Urban settlements are complex and dynamic systems that exhibit various patterns of spatial organization and interaction. One of the most influential theories that attempts to explain these patterns is the central place theory, which was developed by Walter Christaller in the 1930s. According to this theory, urban settlements are arranged in a hierarchy of central places that provide different levels of goods and services to their surrounding hinterlands. The size of the hinterland, or the market area, is determined by the range and threshold of the goods and services offered by the central place. The range is the maximum distance that consumers are willing to travel to purchase a good or service, while the threshold is the minimum number of consumers required to support a good or service. The higher the level of goods and services, the larger the range and threshold, and thus the larger the hinterland. The lower the level of goods and services, the smaller the range and threshold, and thus the smaller the hinterland. Therefore, according to central place theory, there is a positive relationship between the size of the hinterland and the size of the central place.
However, this theory has been challenged by many empirical studies and theoretical critiques that suggest that with urban settlements, the size of the hinterland is not related to the size of the central place. In this article, we will examine some of these arguments and evidence that question the validity and applicability of central place theory in explaining urban spatial structure.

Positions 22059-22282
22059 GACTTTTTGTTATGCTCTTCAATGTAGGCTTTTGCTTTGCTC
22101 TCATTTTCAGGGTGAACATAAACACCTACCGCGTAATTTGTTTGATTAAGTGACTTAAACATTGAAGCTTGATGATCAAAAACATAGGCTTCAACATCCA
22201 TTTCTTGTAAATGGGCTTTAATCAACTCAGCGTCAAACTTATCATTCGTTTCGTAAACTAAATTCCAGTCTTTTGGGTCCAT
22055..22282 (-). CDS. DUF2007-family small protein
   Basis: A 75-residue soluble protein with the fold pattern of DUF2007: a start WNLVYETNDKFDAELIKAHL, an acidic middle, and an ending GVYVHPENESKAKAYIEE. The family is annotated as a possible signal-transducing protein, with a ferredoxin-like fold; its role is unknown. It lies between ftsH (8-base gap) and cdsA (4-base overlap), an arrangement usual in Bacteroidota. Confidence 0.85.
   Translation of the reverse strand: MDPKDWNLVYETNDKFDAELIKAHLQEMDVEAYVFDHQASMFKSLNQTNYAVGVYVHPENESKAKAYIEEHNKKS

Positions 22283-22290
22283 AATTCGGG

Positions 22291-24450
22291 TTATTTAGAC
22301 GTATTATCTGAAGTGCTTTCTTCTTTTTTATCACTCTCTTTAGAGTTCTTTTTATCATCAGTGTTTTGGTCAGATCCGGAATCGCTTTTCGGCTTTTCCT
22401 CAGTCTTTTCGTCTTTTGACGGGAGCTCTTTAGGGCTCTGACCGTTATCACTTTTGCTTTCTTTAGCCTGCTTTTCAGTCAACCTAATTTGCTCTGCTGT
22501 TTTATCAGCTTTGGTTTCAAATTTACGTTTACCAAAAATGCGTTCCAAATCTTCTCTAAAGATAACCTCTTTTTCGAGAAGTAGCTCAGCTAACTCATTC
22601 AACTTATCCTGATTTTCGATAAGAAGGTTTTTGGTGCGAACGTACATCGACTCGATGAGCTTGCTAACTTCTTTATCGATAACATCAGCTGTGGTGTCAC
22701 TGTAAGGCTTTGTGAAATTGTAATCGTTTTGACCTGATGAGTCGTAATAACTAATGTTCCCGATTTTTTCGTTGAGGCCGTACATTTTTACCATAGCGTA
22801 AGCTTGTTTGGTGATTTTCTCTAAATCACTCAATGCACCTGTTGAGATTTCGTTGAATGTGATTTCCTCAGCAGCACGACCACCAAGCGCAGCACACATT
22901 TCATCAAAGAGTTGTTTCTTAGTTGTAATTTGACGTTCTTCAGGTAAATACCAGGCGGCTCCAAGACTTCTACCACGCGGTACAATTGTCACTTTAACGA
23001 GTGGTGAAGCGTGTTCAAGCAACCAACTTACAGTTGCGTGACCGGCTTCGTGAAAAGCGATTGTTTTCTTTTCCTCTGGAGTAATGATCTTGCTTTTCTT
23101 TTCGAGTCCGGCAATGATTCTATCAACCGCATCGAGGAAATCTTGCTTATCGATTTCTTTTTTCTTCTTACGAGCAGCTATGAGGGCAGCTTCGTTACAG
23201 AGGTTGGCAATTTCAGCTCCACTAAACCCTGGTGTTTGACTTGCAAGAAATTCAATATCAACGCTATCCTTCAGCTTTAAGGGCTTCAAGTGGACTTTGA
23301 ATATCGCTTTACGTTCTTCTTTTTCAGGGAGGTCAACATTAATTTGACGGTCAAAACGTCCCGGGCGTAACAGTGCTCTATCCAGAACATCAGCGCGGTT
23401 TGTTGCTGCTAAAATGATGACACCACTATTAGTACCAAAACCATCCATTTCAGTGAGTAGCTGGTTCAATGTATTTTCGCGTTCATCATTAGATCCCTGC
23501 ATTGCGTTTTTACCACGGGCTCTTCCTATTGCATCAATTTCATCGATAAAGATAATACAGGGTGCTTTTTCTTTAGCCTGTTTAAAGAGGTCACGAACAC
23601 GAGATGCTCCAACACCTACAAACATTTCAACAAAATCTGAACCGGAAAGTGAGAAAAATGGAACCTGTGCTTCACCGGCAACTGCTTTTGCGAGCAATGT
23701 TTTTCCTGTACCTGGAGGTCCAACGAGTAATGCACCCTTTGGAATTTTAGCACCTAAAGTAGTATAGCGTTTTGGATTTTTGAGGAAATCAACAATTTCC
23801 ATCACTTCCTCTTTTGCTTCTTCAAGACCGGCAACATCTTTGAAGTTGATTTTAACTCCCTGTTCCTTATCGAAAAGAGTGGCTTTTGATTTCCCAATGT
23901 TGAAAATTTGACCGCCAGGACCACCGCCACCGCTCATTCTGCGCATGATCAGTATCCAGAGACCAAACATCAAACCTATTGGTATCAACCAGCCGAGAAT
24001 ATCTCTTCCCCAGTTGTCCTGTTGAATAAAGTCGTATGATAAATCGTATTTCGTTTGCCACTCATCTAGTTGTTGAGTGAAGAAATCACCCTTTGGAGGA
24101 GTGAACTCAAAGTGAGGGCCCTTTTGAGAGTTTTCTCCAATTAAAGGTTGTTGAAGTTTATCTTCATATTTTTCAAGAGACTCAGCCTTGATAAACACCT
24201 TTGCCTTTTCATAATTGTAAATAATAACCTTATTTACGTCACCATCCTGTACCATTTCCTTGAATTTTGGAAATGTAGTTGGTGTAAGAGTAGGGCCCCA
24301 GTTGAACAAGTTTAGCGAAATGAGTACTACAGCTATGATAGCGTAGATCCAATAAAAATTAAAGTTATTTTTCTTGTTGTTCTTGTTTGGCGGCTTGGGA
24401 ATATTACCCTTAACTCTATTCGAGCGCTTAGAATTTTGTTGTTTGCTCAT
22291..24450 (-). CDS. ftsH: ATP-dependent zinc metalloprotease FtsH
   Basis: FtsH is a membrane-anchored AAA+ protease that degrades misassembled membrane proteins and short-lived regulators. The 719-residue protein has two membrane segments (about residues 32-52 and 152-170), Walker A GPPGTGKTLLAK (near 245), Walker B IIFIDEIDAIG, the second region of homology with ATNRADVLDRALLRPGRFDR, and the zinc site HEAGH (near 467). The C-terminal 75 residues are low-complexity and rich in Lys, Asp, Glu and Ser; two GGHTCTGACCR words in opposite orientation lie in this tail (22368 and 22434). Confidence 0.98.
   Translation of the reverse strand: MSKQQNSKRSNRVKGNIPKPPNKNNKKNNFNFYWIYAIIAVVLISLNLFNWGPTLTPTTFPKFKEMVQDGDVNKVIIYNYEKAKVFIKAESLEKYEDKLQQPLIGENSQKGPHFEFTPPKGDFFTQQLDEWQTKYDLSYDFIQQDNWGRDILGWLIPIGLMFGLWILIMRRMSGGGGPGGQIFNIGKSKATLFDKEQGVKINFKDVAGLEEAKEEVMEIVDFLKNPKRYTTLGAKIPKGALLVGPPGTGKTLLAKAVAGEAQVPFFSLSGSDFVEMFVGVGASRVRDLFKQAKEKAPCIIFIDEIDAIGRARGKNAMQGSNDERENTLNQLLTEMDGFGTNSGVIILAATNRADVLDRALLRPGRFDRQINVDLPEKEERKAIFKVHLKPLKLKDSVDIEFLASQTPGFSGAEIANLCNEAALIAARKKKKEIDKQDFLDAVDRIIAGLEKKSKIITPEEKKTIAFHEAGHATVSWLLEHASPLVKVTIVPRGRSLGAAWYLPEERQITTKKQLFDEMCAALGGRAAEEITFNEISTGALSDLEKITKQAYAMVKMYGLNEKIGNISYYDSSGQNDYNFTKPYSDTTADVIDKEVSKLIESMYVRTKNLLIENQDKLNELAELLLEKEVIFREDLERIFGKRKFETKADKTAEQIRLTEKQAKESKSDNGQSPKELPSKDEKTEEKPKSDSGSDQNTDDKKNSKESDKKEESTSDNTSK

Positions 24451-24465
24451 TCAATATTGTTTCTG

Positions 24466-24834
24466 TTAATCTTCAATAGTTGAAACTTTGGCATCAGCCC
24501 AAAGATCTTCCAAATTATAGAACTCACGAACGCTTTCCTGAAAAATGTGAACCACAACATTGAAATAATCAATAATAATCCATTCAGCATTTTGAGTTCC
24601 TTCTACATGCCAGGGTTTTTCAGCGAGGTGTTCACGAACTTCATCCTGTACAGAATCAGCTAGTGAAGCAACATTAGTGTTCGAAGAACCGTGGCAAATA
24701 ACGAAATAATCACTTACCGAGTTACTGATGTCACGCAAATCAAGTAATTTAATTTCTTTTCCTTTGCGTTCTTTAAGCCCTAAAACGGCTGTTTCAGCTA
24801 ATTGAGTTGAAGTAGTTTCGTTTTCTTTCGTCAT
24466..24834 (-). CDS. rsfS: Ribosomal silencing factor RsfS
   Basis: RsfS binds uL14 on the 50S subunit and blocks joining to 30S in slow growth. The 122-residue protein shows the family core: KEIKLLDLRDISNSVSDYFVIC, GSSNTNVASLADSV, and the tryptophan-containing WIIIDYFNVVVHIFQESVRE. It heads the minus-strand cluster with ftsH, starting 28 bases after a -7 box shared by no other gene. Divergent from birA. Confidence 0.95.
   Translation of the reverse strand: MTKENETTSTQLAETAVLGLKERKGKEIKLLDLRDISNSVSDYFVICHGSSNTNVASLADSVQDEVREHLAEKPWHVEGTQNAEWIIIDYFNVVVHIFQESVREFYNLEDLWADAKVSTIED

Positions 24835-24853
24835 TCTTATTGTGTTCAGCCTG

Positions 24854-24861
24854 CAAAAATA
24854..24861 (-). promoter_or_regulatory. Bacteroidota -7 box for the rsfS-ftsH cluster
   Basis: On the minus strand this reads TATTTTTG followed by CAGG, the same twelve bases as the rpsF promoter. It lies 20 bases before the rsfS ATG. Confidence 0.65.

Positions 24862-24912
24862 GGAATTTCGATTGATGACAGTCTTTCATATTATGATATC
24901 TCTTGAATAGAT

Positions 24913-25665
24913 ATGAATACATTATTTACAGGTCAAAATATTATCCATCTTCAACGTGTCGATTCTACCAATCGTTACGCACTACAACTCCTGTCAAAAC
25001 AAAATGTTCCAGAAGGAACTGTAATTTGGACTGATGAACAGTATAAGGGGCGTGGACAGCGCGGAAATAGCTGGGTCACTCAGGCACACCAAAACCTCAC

The Role of Transportation and Communication Technologies
One of the main factors that affects the relationship between hinterland size and central place size is the development of transportation and communication technologies. These technologies have reduced the cost and time of travel and increased the accessibility and connectivity of urban settlements. As a result, consumers have more choices and flexibility in purchasing goods and services from different locations, regardless of their distance from their residence. For example, online shopping allows consumers to buy products from anywhere in the world without having to physically visit a store. Similarly, telecommuting enables workers to perform their tasks from home or other remote locations without having to travel to their offices. These phenomena have weakened the dependence of consumers on nearby central places and expanded their potential market areas beyond their immediate hinterlands.
Furthermore, transportation and communication technologies have also enabled producers to locate their activities in different places according to their comparative advantages and preferences. For example, manufacturing industries can relocate their plants to areas with lower labor costs or better infrastructure, while service industries can cluster in areas with higher agglomeration economies or quality of life. These phenomena have increased the diversity and specialization of urban settlements and reduced their similarity and competition. Therefore, with transportation and communication technologies, urban settlements can have different sizes of hinterlands depending on their functions and characteristics, rather than on their levels of goods and services.
The Influence of Historical and Cultural Factors